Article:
The NCAA slammed the hammer on Penn State two summers ago with a four-year postseason ban, the massive loss of scholarships and tacked on an option for players to get a free transfer and a $60 million fine. At the time it was thought Penn State would never be the same again, and perhaps in a sense that will remain true. On Saturday Penn State proved the program will find a way to survive by hiring James Franklin, one of the best possible coaching candidates to be had in the most recent round of the college football coaching carousel.
The hire that had been reported for days finally became official Saturday morning after a compensation committee at Penn State voted on the contract offered to Franklin. Within the same hour Franklin met with his Vanderbilt football players and program to address them one final time. Franklin accumulated a 24-15 record at Vanderbilt over the last three seasons after leaving Maryland as an assistant coach. Franklin succeeds Bill O’Brien, who left Penn State to coach the Houston Texans.
“I can’t tell you how excited I am to come home,” Franklin, a Pennsylvania native and former quarterback at East Stroudsburg University, stated. “I grew up watching Penn State football and now to be at the helm of such a storied program is a tremendous honor. It’s important to me to be a part of a University that strives for excellence in everything they do. When football student-athletes come to Penn State, they have a unique opportunity to receive a premium education while playing at the highest level of competition.”
O’Brien proved to be a solid hire for Penn State in one of the most difficult situations any football program has faced. O’Brien thrived by bringing a new look to the offense and standing up for the program in the face of tremendous adversity for the program. In two years O’Brien made the Penn State job a much more desirable and lucrative position by winning football games despite the sanctions. Two winning seasons kept Penn State’s head above water. It will now be Franklin’s task to lift the life-preserver out of the water.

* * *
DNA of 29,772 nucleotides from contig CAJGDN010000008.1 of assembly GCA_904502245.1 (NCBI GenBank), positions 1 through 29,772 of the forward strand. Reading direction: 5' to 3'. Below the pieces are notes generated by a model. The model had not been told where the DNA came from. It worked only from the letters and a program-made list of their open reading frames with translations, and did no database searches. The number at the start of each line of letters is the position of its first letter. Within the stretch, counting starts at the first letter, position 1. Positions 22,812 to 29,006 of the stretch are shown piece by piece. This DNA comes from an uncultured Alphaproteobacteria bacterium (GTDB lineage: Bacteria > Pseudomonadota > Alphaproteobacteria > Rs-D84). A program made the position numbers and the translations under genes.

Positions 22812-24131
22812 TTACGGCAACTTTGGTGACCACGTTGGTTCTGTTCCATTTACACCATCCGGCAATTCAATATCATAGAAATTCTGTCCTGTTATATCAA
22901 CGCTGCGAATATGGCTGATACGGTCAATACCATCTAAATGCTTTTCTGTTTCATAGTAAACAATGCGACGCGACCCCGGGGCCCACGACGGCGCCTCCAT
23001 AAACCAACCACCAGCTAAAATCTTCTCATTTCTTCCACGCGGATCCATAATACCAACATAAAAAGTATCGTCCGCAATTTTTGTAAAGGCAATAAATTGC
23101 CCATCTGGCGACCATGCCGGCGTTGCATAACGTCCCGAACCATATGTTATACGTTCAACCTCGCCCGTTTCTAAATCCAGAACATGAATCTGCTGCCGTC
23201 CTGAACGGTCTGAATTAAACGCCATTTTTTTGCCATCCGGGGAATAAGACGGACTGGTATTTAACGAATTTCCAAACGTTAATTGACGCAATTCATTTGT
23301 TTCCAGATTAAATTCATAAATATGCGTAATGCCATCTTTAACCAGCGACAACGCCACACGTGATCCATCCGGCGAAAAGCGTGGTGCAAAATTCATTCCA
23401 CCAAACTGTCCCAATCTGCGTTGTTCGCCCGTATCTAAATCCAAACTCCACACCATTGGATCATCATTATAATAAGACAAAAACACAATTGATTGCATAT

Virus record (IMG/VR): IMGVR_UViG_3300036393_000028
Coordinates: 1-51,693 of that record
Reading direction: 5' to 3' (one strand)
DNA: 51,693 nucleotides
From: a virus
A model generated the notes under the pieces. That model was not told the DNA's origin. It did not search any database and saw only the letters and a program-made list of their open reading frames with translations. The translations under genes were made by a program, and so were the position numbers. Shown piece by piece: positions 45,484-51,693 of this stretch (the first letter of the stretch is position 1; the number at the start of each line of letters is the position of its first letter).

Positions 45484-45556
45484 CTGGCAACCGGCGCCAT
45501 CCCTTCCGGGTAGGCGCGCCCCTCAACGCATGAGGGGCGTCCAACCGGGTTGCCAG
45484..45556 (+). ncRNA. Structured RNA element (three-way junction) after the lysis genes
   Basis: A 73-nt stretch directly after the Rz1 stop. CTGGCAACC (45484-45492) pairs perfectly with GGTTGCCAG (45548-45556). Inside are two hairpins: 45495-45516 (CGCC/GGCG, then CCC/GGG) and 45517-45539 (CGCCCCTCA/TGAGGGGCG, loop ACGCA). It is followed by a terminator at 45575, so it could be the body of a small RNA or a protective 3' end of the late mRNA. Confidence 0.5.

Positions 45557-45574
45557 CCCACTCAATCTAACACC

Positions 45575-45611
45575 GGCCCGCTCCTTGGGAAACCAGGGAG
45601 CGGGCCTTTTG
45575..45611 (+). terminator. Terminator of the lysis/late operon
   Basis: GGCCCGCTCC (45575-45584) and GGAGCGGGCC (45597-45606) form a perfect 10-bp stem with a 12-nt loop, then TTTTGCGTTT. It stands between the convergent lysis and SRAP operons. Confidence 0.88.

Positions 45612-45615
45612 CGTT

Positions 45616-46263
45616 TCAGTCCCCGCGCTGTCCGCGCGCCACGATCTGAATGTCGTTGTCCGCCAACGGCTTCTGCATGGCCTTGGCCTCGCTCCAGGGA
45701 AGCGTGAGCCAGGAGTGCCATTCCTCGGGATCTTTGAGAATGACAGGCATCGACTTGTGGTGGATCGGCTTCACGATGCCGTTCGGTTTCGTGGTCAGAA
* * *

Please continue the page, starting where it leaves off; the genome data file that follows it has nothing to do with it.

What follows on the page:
Penn State still has two seasons left of NCAA sanctions, although he will have scholarships return to his new program ahead of schedule after some reconsideration from the NCAA in light of the most recent George Mitchell review. Penn State currently has two more years on their postseason ban, but there is always a chance the NCAA will scale that back at some point if the program and university continue to prove worthy of the consideration. Franklin will have to assume he inherits a two-year postseason ban but the groundwork is now laid for him to lead Penn State out of the mess left behind by the Jerry Sandusky scandal.
Details of the contract will be revealed at a later time. Franklin is scheduled to be formally introduced as the next head coach later Saturday afternoon. It is expected details of the contract will be shared at that time. A previous report suggested Franklin will make $4.5 million to become the second highest paid coach in the Big Ten behind Ohio State’s Urban Meyer.
The wife of one of the top head coaches in college football dipped her toes into an ongoing national controversy — and not long after attempted to un-dip them.
In reaction to news that Colin Kaepernick, who kick-started the anthem kneeling controversy last season, had filed a grievance claiming that NFL owners colluded to keep him out of the league, Shelley Meyer tweeted “What-ever, he made his choices.” The tweet from the personal Twitter account of the wife of Ohio State head coach Urban Meyer was quickly deleted.
She also tweeted, in response to one of her followers stating that “I would take Tim Tebow over him any day,” “A million times. No comparison.”
The original tweet gained enough traction pre-deletion, however, that Kaepernick’s mother used the same social media website to chide Mrs. Meyer.
Less than 24 hours after the mini social media maelstrom erupted, Mrs. Meyer offered up somewhat of an apology/further explanation for her original tweet.